|Posted by Mark Cantrell on June 8, 2017 at 4:10 PM|
Apprehension reigns as we wait to learn our fate
With just under an hour to go until the polling booths close, Mark Cantrell shares some quickfire thoughts on the divergent path presented by the UK’s snap general election…
This is a strange election.
It’s strange for many reasons, but I’m saying this now on account of the nerves. This is the first election, as far as I remember, that I’ve ever had such a sense of apprehension about the outcome.
In part, it’s because I don’t know how to call it. On previous occasions, I’ve had a gut feeling that come the day wasn’t far off the mark, but this time – nothing but the fluttering butterflies of fear. I don’t know how it will pan out.
The word is – still, even after Corbyn playing a remarkable game of catch-up in the polls, and Theresa May’s lacklustre performance – that the Tories will win. But what do polls know, really?
In 2015 we were predicted another hung parliament; we got David Cameron’s slender majority Tory Government. In 2016, we were set to remain in Europe; Brexit slapped us in the face.
Now, Theresa May is predicted to win tomorrow. I just don’t know.
The Conservatives deserve to lose. The party’s election campaign has barely merited the word. Theresa May’s performance has been diabolical, shambolic, absurd.
Philosophically, she might have sought to break from her predecessor’s neat neoliberal liquor, but offered little more than the platitudes the vicar might give to the poor waiting at the rich man’s gate.
As for the policies she presented, u-turns normally come in office, not on the campaign trail, but she has offered no respite from austerity, no end to the grind of falling living standards and rising inequality.
Labour, for all the accusations of harking back to the 1970s, actually offers a solid programme of costed measures; a clean break not only with Labour’s past, but with the failing Tory neoliberal machine too.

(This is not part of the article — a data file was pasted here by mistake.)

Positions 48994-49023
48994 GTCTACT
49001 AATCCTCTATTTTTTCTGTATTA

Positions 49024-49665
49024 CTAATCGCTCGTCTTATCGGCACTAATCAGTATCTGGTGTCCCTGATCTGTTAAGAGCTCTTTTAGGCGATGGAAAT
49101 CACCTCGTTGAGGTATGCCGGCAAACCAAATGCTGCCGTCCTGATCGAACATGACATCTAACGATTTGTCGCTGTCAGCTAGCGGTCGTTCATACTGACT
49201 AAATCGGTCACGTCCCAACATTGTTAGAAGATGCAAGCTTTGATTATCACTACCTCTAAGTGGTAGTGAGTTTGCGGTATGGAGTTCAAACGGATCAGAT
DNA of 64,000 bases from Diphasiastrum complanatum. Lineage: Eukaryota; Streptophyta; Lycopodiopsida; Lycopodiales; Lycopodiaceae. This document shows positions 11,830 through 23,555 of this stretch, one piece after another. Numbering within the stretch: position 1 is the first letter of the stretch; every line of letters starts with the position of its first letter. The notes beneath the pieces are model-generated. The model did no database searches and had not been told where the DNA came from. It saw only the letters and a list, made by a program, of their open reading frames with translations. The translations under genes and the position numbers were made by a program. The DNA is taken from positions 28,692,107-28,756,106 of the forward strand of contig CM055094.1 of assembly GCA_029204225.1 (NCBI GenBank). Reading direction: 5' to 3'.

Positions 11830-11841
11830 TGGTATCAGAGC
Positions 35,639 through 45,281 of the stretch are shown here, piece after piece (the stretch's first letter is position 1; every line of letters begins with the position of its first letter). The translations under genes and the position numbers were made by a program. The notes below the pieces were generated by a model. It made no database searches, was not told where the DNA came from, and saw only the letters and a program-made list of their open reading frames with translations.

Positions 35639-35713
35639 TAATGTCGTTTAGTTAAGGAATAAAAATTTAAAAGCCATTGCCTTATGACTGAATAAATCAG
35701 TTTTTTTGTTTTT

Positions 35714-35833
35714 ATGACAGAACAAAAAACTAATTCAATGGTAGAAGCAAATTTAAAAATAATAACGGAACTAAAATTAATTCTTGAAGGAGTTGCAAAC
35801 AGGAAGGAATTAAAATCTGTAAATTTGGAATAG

Ironic, perhaps, but it feels fresher, forward-looking, progressive and modern. In short, it offers a glimmer of hope that we can crawl out of the abyss of austerity.
Corbyn himself has come across as calm, confident, even statesmanlike; all the more remarkable considering his inexperience of front rank politics, and the hostility he has faced from within his own party, the media and from the Conservatives.
The man may not win, but he’s no Neil Kinnock (or Theresa May, for that matter); certainly, he’s not this unelectable catastrophe we were warned about in the beginning.
The Labour offer – and performance – has been far from perfect but it’s one that in more ‘normal’ times ought to be in with a winning chance. Even so, these are not normal times.
My fear is this: if Theresa May wins by a landslide, then Labour will collapse to a rump and the Tories will be in power for decades. Even if they win with a slender majority, the damage they can do – after seven years of brutalising ‘reforms’ and austerity cuts – will do untold damage to the social and economic fabric of this country.
If Theresa May is Prime Minister this weekend, then we can look forward to the NHS vanishing in all but name. Universal healthcare, free at the point of delivery, will be phased out. Millions of people will be deprived of everything but the most basic, routine healthcare coverage – all else being priced beyond their means. Even that may prove rather optimistic.
Our human rights as citizens, employees, and indeed as human beings will be eroded. Our children will be abandoned to poor quality provision of education. What remains of social housing will be lost; homelessness will rise, inequality will worsen, ad so many of the ‘left behind’ places will be abandoned to rot.
For the rich and the powerful, in tax haven Britain, life will go on – rosy as ever.
All of this won’t happen overnight, but to cut a long-story short, if Theresa May wins I fear we will end up in a real-world version of my novel, Citizen Zero, albeit without the fancy AI technology.
Corbyn offers a different route, and I’m not just saying that for partisan reasons.
All told, I’d have to say this is the most critical election of my adult life. It’s not just about deciding the country’s future direction – it’s about deciding whether we mere ordinary mortals have any kind of future at all.
So, you’ll excuse me if I indulge my apprehensions, crawl into a corner, make like The Scream… and hope.
8 June 2017